Seeds of South Australia
Acacia papyrocarpa (Leguminosae)
Western Myall
List of species for Acacia
Display more images
Click on an image to enlarge it
Seed collecting:
December to February
Herbarium regions:
North Western, Lake Eyre, Nullarbor, Gairdner-Torrens, Flinders Ranges, Eyre Peninsula
NRM regions:
Alinytjara Wilurara, Eyre Peninsula, Northern and Yorke, South Australian Arid Lands
IBRA regions
SUMMARY
Southern Flinders (FLB04)Flinders Lofty Block
 Near Threatened   (Probable Decline)   [edge of range]
Central Flinders (FLB06) 
 Rare   (IUCN: RA d(i,ii))   [edge of range]
St Vincent (EYB02)Eyre Yorke Block
 Least Concern   (Probable Decline)   [edge of range, long lived, needs heavy rainfall, grazed by sheep]
Eyre Hills (EYB03) 
 Rare   (IUCN: RA d(ii))   (Probable Decline)   [rare recruitment events, white fly a problem]
Eyre Mallee (EYB05) 
 Rare   (IUCN: RA d(i,ii))   (Probable Decline)   [rare recruitment events, white fly a problem]
Myall Plains (GAW01)Gawler
 Near Threatened   (Probable Decline)   [rare recruitment events & rabbit browsing]
Gawler Volcanics (GAW02) 
 Near Threatened   (Probable Decline)   [rare recruitment events, white fly a problem]
Gawler Lakes (GAW03) 
 Near Threatened   (Probable Decline)   [rare recruitment events, white fly a problem]
Arcoona Plateau (GAW04) 
 Near Threatened   (Probable Decline)   [rare recruitment events, white fly a problem]
Kingoonya (GAW05) 
 Near Threatened   (Probable Decline)   [rare recruitment events, white fly a problem]
Torrens (GAW06) 
 Rare   (IUCN: RA d(i,ii))   [could be declining; lack of recruitment, white-fly]
Roxby (GAW07) 
 Least Concern
Commonwealth Hill (GAW08) 
 Near Threatened   [could be declining; lack of recruitment, white-fly]
Maralinga (GVD03)Great Victoria Desert
 Near Threatened   (Probable Decline)   [rare recruitment events, white fly a problem]
Tallaringa (GVD05) 
 Near Threatened   [could be declining; lack of recruitment, white-fly]
Yellabinna (GVD06) 
 Near Threatened   (Probable Decline)   [rare recruitment events, white fly a problem]
Carlisle (NUL01)Nullarbor
 Near Threatened   (Probable Decline)   [rare recruitment events, white fly a problem]
Nullarbor Plain (NUL02) 
 Near Threatened   (Probable Decline)   [rare recruitment events, white fly a problem]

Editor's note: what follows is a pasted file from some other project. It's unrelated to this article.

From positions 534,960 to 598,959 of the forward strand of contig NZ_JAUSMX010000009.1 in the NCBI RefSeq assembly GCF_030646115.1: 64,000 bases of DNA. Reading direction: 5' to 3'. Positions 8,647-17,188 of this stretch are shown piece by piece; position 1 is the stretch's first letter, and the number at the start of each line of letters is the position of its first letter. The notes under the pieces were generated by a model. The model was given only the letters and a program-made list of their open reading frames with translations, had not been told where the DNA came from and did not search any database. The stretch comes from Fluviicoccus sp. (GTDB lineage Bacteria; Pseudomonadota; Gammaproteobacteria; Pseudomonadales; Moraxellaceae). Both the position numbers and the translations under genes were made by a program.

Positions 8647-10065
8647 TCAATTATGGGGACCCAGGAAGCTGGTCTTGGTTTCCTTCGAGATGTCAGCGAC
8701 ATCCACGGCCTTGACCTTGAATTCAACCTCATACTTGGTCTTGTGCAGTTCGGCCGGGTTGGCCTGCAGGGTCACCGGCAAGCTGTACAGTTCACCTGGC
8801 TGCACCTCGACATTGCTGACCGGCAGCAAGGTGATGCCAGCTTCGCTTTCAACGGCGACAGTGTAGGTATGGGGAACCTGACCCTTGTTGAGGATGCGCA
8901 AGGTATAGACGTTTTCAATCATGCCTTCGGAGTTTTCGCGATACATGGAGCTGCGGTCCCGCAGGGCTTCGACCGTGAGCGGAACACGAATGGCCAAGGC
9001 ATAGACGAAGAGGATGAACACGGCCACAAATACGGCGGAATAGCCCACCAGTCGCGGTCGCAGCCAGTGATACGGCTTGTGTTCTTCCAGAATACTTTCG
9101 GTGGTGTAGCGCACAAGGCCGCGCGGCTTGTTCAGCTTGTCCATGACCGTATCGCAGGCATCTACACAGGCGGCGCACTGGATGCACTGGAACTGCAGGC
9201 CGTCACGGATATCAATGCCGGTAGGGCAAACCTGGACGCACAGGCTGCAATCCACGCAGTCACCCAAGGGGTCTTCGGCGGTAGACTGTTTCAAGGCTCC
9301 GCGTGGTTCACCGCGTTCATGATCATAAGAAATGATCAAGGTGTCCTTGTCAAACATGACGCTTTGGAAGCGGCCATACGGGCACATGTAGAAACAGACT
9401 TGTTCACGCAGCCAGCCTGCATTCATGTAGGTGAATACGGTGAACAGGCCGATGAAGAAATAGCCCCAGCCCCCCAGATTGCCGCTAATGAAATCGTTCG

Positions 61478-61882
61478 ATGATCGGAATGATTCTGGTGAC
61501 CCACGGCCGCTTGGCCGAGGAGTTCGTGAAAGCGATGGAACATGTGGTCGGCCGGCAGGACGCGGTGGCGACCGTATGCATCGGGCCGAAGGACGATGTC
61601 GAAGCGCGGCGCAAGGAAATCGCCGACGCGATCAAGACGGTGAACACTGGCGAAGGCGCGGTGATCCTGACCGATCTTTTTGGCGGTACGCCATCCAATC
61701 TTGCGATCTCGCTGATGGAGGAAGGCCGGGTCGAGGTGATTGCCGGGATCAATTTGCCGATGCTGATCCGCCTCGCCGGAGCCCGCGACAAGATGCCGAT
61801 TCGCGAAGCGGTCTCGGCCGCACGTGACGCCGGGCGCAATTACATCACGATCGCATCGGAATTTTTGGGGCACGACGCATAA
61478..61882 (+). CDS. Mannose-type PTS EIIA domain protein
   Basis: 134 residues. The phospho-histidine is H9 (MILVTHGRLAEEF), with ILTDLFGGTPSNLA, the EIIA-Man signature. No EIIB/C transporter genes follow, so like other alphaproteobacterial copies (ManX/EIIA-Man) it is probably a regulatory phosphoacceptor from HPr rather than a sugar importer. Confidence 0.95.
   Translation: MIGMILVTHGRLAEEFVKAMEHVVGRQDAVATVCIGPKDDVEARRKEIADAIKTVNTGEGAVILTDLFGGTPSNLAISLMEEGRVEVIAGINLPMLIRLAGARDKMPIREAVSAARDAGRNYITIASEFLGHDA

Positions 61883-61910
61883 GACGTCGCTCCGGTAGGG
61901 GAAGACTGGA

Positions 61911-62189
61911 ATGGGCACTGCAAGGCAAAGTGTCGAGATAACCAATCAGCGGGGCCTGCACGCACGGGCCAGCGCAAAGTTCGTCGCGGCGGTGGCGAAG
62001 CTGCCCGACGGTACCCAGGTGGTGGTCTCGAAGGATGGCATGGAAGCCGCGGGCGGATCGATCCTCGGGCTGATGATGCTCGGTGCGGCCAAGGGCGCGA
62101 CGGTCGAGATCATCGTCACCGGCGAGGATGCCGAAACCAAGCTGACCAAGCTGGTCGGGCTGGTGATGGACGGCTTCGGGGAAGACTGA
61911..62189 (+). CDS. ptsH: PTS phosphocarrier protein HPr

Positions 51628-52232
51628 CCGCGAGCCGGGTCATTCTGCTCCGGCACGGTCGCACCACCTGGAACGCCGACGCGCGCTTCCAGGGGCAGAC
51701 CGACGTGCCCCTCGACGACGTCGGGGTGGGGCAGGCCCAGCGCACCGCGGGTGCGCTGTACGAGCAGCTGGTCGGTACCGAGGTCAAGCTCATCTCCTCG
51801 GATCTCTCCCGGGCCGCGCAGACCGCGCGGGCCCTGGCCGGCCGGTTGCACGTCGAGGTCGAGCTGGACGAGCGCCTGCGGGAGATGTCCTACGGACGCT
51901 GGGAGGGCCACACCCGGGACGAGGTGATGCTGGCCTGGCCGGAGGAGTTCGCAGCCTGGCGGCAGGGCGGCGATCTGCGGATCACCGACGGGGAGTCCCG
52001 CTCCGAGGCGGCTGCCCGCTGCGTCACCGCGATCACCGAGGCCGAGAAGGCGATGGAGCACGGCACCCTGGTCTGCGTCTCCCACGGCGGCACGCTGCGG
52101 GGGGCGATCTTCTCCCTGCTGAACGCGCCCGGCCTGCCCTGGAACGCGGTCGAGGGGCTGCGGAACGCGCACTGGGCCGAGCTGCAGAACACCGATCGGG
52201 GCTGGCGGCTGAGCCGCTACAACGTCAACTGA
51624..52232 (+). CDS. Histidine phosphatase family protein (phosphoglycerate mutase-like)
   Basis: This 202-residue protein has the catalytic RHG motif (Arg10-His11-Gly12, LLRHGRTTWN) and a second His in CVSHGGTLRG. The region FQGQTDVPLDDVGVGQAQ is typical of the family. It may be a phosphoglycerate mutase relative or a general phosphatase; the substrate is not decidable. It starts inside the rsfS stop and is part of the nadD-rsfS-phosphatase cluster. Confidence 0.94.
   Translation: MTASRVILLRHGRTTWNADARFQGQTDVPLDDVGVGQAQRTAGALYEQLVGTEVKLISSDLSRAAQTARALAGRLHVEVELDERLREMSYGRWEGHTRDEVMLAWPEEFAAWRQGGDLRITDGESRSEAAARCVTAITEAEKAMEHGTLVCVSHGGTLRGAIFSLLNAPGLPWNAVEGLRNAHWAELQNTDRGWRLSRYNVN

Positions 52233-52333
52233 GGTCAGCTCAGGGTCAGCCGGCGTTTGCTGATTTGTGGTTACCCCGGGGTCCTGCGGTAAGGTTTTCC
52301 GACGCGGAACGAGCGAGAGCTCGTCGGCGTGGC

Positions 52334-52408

Yalata (NUL03) 
 Near Threatened   (Probable Decline)   [rare recruitment events, white fly a problem]
Hampton (HAM01)Hampton
 Near Threatened   (Probable Decline)   [rare recruitment events, white fly a problem]
Breakaways (STP01)Stony Plains
 Least Concern
Oodnadatta (STP02) 
 Near Threatened   [could be declining; lack of recruitment, white-fly]
Peake-Dennison Inlier (STP04) 
 Near Threatened
Baltana (STP07) 
 Near Threatened   [could be declining; lack of recruitment, white-fly]
Tieyon (FIN03)Finke
 Rare   (IUCN: RA d(i,ii))
IBRA regions
DISPLAY ALL
2 of 6 subregionsFlinders Lofty BlockNear Threatened
, Rare
3 of 5 subregionsEyre Yorke BlockLeast Concern
, Rare
8 of 8 subregionsGawlerLeast Concern
, Near Threatened
, Rare
3 of 4 subregionsGreat Victoria DesertNear Threatened
3 of 3 subregionsNullarborNear Threatened
Hampton (HAM01)HamptonNear Threatened
  (Probable Decline)   [rare recruitment events, white fly a problem]
4 of 7 subregionsStony PlainsLeast Concern
, Near Threatened
Tieyon (FIN03)FinkeRare
  (IUCN: RA d(i,ii))
RSCA map:
Regional Species Conservation Assessments per IBRA subregion. Please click the thumbnail map.
AVH map:
Australian distribution map (external link)
SA Census:
Census of South Australian plants (external link)     [genus Acacia]
Name derivation:
Acacia from the Greek 'akakia' and derived from 'ake' or 'akis' meaning a sharp point or thorn and 'akazo' meaning to sharpen. Dioscorides, the Greek physician and botanist used the word in the 1st century AD for the Egyptian thorn tree, Acacia arabica. Papyrocarpa from the Greek 'papyrus' meaning paper-like and 'karpos' meaning fruit.
Distribution:
Found in arid and semi-arid parts of South Australia, in the North-Western, Lake Eyre, Nullarbor, Gairdner-Torrens, Eyre Peninsula and Flinders Ranges regions, growing in low open woodland, tall open-low shrubland in association with Maireana, on sandy loams and calcareous soils. Also found in Western Australia.
Status:
Native. Common in South Australia. Common in Western Australia.
Plant description:
Tall shrubs or small trees to 7 m high, normally multi-stemmed and forming neat rounded, spreading, shady canopies which often appear silvery-green with new growth. Branchlets sometimes drooping, slightly angular, minutely pubescent but becoming terete and glabrous with age, with bark grey, rough, flaky and fissured. Leaves linear to 8 cm long and 3 mm wide, straight or slightly curved, compressed, appressed pubescent, silvery pubescent when young, with numerous fine parallel longitudinal veins; apex terminating in a fine delicately curved point, attenuate towards the base; glands basal. Flower-spike in axillary clusters of 2-6 globular, yellow flower-heads. Flowering between August and November.
Fruit type:
Brown, narrowly oblong pod to 10 cm long and 8 mm wide; flat, leathery, reticulate; scarcely constricted between seeds
Seed type:
Hard, dark brown to black ovoid seed to 6 mm long and 4.5 mm wide.
Embryo type:
Investing.
Seed collecting:
Collect mature pods that are turning brown, with hard, dark seeds inside.
Seed cleaning:
Place the pods in a tray and leave to dry for 1-2 weeks or until the pods begin to split. Then rub the dried pods to dislodge the seeds. Use a sieve to separate any unwanted material. Store the seeds with a desiccant such as dried silica beads or dry rice, in an air tight container in a cool and dry place.
Seed germination:
This species has physical dormancy that needs to be overcome for the seed to germinate (e.g. nicking or softening the seed coat).